For this – the kickoff, the ribbon cutting, Marc will be sharing one of his collections: records. Thatâ€™s right actual records, long players, vinyl, what have you. Many will be on display; many more will be brought to the space for listening on request.
But the idea isnâ€™t just for you to see Marcâ€™s stuff, itâ€™s for you to share your collection(s) and view other peoplesâ€™. Other collections are online and many more will be added soon at www.publiccollectors.org.
The Show kicks off with Caroline Picard discussing a Three Walls/Green Lantern project that breaks American indie arts ground. A communication resource for art like this country has never seen. It will blow your mind.
ALSO, NOT FOR THE FAINT OF HEART. Seriously, if you react negatively to the phrase blow job or the f-boom stay the hell away.
Jason Dunda and Teena McClelland (from the Alliance of Pentaphillic Curators) are back, along with Kathryn, Christopher Hudgens in a rare on mic appearance, Duncan, Terri and Serena all providing team coverage of opening extravaganza 2007.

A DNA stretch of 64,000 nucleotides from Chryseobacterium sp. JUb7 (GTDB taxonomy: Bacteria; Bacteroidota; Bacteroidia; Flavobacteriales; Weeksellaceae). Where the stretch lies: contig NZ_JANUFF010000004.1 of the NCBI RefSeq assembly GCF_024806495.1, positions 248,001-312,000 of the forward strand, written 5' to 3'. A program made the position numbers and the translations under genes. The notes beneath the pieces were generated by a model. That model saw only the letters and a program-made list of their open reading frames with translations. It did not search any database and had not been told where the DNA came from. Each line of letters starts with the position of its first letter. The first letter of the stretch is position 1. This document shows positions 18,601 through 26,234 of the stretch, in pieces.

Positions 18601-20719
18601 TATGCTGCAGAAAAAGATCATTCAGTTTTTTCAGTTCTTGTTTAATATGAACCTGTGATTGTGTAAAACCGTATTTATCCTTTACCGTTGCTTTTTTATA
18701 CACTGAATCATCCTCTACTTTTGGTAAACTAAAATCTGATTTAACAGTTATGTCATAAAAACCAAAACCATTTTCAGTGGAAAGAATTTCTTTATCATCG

You are mentioned in this episode, seriously, no name drop list this week because you know you are in here, someone is talking about you, maybe something good, maybe something bad, youâ€™ll just have to listen.
Mike B. is back with 28 somethings later.
Direct download: Bad_at_Sports_Episode_107-opening_shots.mp3
This episode is full of drama and mystery. Is this the middle of the end? Will Duncan and Richard ever work together again? Is the closing to this weekâ€™s show the saddest thing ever on a podcast? Are squid the new deer?
This week Clare Britt from Fraction Workspace returns and discusses La Biennale di Venezia with Duncan and Joanna. Listen closely and you too can be on the cusp of the hot new trends.
Our new Washington D.C. correspondent Katy Chang checks in from the San Diego Comicon. She is the only other JD/MFA weâ€™ve ever met. Itâ€™s like Highlander, eventually she will have to duel Richard to the death. There can be only one.
AND, if that werenâ€™t enough action, Joanna and Terri discuss Douglas Couplandâ€™s book Hey Nostradamus!: A Novel. A high school shooting in Vancouver, I thought our neighbors to the north were pacifists.
The closing is the saddest thing ever on Bad at Sports, weep for Duncan.